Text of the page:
Judge Advocate General - JAG
In 1775, President George Washington established the U.S. Army Judge Advocate General (JAG officer) Corps, making it the oldest law firm in the United States. Today there are about 500 JAG officers in the Guard who not only protect our rights and laws, but also advise and defend our Soldiers. JAG Corps officers investigate, prosecute and defend those charged with crimes in the military, provide legal advice for Soldiers and work with international contracts. As an officer in the JAG Corps and a practicing attorney or judge, your responsibilities will cover a wide range of practices including military law, criminal prosecution, international law and legal assistance, both in the U.S. and abroad. The JAG Corps deals in all the same areas of law as civilian practices, making the transition to a civilian legal career effortless. You'll be able to have varied and developmental practice opportunities during your JAG career:
Whether you’re in law school or already an attorney, and want to do more than work in a private firm, the Guard can help you achieve your legal career goals.
- Criminal Law
- Legal Assistance
- Civil Litigation
- Administrative Law
- Labor Law
- International Law
- Operational Law
- Medical Law
- Contract Law
In the Guard, you will typically work one weekend a month and two weeks out of the year, allowing you to progress in a part-time military career, while you simultaneously progress in your civilian career.
The Guard also offers benefits that you can’t find in any other part-time career field—as well as providing you with the satisfaction of serving your country and an exciting change of pace from the civilian market.
JAG Officer Benefits
As part of the JAG Corps, you’ll begin your service as an officer, earning monthly officer drill pay. The Guard also provides unparalleled benefits for a part-time commitment, including:
Many JAG officers have found our medical, insurance and retirement benefits to be particularly valuable, supplementing benefits from their civilian careers that may be inadequate.
- Excellent medical care benefits
- Low-cost health insurance for you and your Family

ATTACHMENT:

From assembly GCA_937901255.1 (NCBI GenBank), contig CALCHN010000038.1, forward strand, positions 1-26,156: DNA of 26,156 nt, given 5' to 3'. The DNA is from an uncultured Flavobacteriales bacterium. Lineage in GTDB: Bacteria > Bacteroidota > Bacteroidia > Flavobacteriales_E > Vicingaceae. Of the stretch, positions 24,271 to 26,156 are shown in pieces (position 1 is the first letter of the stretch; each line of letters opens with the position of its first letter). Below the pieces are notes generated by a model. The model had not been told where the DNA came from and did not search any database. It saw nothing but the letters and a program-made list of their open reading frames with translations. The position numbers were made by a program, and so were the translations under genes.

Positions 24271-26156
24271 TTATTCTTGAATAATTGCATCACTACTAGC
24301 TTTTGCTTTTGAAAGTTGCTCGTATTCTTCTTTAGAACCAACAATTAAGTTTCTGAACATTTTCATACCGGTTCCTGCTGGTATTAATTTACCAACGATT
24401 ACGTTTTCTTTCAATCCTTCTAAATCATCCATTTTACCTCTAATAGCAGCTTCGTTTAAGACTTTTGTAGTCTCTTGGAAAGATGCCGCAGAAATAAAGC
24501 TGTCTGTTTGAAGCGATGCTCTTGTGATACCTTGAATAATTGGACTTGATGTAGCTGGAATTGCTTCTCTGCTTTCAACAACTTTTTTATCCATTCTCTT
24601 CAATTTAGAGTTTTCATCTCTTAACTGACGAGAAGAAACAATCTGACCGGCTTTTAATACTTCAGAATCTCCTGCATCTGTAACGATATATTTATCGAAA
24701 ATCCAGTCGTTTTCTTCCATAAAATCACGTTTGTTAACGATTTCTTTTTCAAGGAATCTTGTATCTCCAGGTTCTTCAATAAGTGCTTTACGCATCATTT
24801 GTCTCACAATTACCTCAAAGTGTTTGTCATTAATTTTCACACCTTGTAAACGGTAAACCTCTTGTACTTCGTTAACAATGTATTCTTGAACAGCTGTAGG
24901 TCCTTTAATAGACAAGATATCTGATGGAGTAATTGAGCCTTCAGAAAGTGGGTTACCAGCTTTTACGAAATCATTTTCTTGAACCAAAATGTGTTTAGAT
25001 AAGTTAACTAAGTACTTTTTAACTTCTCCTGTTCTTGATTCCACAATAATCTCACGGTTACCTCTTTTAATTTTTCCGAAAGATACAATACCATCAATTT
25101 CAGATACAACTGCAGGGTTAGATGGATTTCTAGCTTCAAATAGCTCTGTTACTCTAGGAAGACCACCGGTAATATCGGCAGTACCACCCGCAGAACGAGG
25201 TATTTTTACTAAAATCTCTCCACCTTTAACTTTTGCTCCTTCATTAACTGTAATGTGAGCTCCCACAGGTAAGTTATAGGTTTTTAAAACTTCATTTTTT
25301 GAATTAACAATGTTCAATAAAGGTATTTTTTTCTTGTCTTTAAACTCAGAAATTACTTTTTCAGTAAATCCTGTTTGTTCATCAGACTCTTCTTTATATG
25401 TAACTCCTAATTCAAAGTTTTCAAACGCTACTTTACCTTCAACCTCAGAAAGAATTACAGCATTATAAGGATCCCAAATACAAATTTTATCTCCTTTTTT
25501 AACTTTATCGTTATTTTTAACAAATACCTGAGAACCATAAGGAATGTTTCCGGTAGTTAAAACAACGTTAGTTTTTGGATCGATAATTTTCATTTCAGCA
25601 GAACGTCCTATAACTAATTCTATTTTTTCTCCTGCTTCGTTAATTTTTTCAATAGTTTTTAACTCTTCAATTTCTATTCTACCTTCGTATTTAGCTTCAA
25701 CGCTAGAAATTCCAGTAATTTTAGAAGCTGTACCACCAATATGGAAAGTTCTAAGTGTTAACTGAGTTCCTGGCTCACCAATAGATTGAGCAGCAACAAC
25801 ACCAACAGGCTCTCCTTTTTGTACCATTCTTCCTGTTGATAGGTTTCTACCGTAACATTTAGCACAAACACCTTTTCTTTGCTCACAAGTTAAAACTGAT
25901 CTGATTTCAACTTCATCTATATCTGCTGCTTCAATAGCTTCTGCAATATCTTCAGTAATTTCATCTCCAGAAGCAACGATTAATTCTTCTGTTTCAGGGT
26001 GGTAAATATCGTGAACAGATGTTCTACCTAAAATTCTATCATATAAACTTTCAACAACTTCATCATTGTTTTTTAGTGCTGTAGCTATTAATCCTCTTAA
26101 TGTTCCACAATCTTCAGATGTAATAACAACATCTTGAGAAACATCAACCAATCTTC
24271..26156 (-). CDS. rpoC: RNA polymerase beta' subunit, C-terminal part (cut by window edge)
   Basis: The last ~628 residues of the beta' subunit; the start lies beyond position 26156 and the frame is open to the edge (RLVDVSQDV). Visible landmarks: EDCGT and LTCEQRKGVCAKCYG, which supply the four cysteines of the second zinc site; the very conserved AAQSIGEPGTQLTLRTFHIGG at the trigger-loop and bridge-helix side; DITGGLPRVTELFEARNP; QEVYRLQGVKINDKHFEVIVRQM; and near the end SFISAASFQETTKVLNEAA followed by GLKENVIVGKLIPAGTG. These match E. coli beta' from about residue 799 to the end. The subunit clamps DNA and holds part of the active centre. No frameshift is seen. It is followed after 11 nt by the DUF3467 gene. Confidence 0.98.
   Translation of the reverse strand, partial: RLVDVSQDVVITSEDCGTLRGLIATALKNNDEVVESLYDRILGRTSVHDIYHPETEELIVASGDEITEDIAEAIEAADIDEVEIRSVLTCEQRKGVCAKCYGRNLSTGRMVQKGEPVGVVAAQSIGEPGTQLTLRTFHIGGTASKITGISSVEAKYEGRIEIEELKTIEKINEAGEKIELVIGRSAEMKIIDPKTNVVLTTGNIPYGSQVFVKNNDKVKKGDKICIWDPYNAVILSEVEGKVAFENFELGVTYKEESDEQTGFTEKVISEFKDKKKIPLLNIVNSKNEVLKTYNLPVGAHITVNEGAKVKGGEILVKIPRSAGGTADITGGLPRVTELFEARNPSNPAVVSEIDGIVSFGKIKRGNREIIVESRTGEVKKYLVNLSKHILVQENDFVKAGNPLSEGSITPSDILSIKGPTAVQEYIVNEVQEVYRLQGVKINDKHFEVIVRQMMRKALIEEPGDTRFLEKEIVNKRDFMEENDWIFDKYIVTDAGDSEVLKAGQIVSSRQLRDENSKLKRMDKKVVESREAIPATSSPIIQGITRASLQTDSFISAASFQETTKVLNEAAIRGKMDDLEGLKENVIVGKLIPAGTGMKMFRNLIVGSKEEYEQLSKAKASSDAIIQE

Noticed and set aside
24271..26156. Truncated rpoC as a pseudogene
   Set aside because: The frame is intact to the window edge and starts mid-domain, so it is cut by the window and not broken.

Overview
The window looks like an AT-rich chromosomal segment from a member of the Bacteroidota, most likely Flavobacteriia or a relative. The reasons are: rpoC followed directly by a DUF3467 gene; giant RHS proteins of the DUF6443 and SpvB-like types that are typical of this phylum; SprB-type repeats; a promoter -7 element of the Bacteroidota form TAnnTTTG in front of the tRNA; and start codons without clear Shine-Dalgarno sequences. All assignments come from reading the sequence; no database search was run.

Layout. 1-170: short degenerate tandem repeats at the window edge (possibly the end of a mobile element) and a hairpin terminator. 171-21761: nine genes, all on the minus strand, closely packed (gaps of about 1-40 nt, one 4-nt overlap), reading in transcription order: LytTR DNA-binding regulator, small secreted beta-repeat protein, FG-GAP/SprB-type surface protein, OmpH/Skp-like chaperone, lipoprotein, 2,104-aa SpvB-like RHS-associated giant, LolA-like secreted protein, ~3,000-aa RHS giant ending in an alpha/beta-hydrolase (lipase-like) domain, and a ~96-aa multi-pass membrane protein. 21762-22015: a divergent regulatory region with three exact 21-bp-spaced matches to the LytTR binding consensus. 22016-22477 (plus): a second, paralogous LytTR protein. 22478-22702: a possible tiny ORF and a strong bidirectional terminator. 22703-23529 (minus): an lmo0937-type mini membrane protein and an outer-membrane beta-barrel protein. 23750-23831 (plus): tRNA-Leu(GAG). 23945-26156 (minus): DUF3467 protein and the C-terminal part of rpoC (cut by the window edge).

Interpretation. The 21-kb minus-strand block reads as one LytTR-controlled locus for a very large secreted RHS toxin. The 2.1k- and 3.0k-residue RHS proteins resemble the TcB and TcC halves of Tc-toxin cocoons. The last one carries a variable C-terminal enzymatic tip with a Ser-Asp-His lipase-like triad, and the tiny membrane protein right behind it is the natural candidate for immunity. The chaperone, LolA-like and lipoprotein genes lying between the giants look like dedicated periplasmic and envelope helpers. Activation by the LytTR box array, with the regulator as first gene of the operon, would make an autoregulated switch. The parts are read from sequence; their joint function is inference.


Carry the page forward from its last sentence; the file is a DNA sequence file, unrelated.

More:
- Up to $400,000 in low-cost life insurance
- A retirement pension plan at the completion of 20 years of part-time service
- Discounted and tax-free grocery and shopping privileges at post exchanges and commissaries
- Free military air flights based on space availability
- Access to recreational facilities on military installations
JAG Eligibility Requirements
In order to become a JAG officer, you’ll need to meet the following requirements:
- Have graduated from an ABA-approved law school (though you may apply in your third year of law school)
- Been admitted to the bar and serve in the National Guard of the same state
- Be mentally and physically fit
- Be of good moral standing and character
- Be a U.S. citizen
- Meet the prescribed medical and moral standards for appointment as a commissioned officer
- Be able to obtain a secret security clearance
JAG Officer Training Requirements
Initial JAG officer training entails three phases:
Phase I: Introduction
A two-week introductory course to the military, conducted at Fort Lee, VA.
Phase II: JAG Basic Officer Leadership Course
A comprehensive, 11-week Military and Operational Law course taught at the University of Virginia in Charlottesville, VA. This course is similar to a law school classroom environment.
Phase III: Direct Commissioned Officer Course
A six-week course conducted primarily in the field, focusing on initial officer training requirements.
Note: Upon commissioning, Phase III may be waived for some applicants with prior military service. Also, Phase III may be done separately, while the first two phases must be done consecutively.
If you don't have your degree, see how you can serve in the legal field as a